Delhi has no factual count of how many stray dogs roam on its streets. The last pan-Delhi survey was conducted by erstwhile united MCD in 2009 in which the number of stray dogs in the capital was found to be over 5.6 lakhs. As per the survey conducted by NGO Humane Society International in 2016, South Delhi alone had over 1.89 lakh strays. "A proposal to carry out a fresh census was shot down by finance department citing a financial crisis," an official overseeing the animal birth control program in the municipal corporation said. A sub-committee constituted by the Delhi Assembly in 2019 on the issue of stray dogs had estimated that the population in the city to be around 8 lakhs.

The national capital has had a chequered history of tackling the stray dog population. When the population skyrocketed in the 1990s, corporations started feeding them a neurotoxin poison strychnine. The barbaric practice was stopped in 2001 after which the civic body tried using chemical sterilant. Corporations are now using operative sterilization to control the dog population.

Sterilisation operations

A sample survey undertaken by SDMC in 2016 had found that 40.3% of male dogs and 27.8% of female dogs were found to be sterilized. A report by New Delhi Municipal Council claims that 55% of the stray dog population in the council area is sterilized while no such study has been undertaken in the other three local bodies of Delhi. EDMC operates two dog sterilization centres (ABC animal birth control centres) in Usmanpur and Ghazipur with the help of NGOs. North MCD operates 8 such ABC units while SDMC has 11 such sterilization centres where an average of 4500-5000 dogs are sterilized every month. "Under the current arrangement, the operations are carried out by NGOs while the corporations pay them. But the number of sterilization centres are nowhere close to the growing population. There should be at least 3 sterilization centres in each zone to achieve the target of a rabies-free city in the next three years," a senior SDMC veterinary department supervisor said. Delhi's three corporations oversee a total of 12 administrative zones.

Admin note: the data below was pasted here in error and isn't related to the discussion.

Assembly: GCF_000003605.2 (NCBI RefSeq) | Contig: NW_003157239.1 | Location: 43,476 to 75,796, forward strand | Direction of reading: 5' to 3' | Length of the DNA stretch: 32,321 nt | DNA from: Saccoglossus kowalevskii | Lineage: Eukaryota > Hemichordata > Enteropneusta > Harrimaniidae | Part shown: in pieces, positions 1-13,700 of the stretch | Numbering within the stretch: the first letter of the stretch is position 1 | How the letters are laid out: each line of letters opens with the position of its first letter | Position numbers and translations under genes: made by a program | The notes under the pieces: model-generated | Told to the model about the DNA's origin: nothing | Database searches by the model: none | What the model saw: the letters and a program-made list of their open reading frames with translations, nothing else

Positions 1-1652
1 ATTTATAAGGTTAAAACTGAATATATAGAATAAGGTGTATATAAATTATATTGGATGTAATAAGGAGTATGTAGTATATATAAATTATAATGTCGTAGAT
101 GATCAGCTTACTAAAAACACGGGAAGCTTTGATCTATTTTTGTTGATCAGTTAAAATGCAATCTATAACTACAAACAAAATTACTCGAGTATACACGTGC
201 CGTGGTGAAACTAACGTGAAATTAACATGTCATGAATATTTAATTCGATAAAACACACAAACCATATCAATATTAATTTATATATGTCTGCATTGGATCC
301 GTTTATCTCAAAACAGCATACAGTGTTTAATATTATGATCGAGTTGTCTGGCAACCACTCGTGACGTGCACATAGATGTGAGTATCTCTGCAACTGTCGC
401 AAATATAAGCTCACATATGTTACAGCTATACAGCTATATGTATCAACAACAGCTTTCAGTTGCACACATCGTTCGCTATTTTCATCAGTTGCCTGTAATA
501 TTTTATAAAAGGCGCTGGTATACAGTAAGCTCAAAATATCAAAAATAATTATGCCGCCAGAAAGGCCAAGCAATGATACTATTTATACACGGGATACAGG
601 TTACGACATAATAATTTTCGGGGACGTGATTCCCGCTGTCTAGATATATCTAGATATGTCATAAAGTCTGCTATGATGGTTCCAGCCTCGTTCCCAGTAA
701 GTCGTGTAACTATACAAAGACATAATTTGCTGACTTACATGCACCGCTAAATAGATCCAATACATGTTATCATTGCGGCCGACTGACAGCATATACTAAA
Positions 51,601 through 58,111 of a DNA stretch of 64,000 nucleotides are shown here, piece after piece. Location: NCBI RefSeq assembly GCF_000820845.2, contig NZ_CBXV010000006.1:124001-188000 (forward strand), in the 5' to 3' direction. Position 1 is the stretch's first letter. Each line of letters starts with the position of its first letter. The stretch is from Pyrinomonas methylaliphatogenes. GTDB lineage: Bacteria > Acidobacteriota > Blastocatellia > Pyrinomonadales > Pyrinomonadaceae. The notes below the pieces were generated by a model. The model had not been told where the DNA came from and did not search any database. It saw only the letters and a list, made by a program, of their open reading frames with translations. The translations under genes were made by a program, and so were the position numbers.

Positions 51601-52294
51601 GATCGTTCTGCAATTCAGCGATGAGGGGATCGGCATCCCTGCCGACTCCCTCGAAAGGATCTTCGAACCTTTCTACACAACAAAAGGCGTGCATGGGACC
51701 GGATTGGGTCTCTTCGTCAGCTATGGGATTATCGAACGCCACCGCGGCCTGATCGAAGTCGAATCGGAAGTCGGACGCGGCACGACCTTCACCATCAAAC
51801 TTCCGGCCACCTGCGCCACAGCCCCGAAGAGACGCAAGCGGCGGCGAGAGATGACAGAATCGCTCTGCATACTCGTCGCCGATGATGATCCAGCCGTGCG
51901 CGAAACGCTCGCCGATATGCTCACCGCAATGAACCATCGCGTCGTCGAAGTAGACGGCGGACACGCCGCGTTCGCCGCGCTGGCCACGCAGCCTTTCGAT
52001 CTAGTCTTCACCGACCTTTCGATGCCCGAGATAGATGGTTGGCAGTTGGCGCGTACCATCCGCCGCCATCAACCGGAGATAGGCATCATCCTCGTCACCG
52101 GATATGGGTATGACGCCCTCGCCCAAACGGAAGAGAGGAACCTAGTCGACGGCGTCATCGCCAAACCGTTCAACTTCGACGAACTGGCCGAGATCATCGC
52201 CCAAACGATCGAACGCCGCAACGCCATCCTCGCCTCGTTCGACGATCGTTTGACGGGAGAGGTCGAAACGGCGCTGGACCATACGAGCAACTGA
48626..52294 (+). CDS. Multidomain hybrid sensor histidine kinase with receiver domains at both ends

Pilots and Solutions

Besides the east corporation announcing incentives to encourage stray dog adoption in its areas, the New Delhi Municipal Council has also been undertaking a pilot project near Lodhi Garden looking to make dogs community-friendly where they are trained to be friendlier with humans and to respond to warning signs for security in their area. Delhi's municipal corporations are also pushing for rabies to be declared as a notifiable disease so that the disease surveillance program can be improved. Sonya Ghosh, an animal activist says if a dog is found to be biting several people, it can be shifted to an animal shelter after informing the corporations, where it is kept under observation before it can be declared fit for release. “The corporation has to ensure the case is genuine and has to check medical certificates for any bites and make sure the animal is indeed aggressive. Once that is done, animal shelters around the city will keep the animal and look into its behaviour to see if it can be released or not,” she says.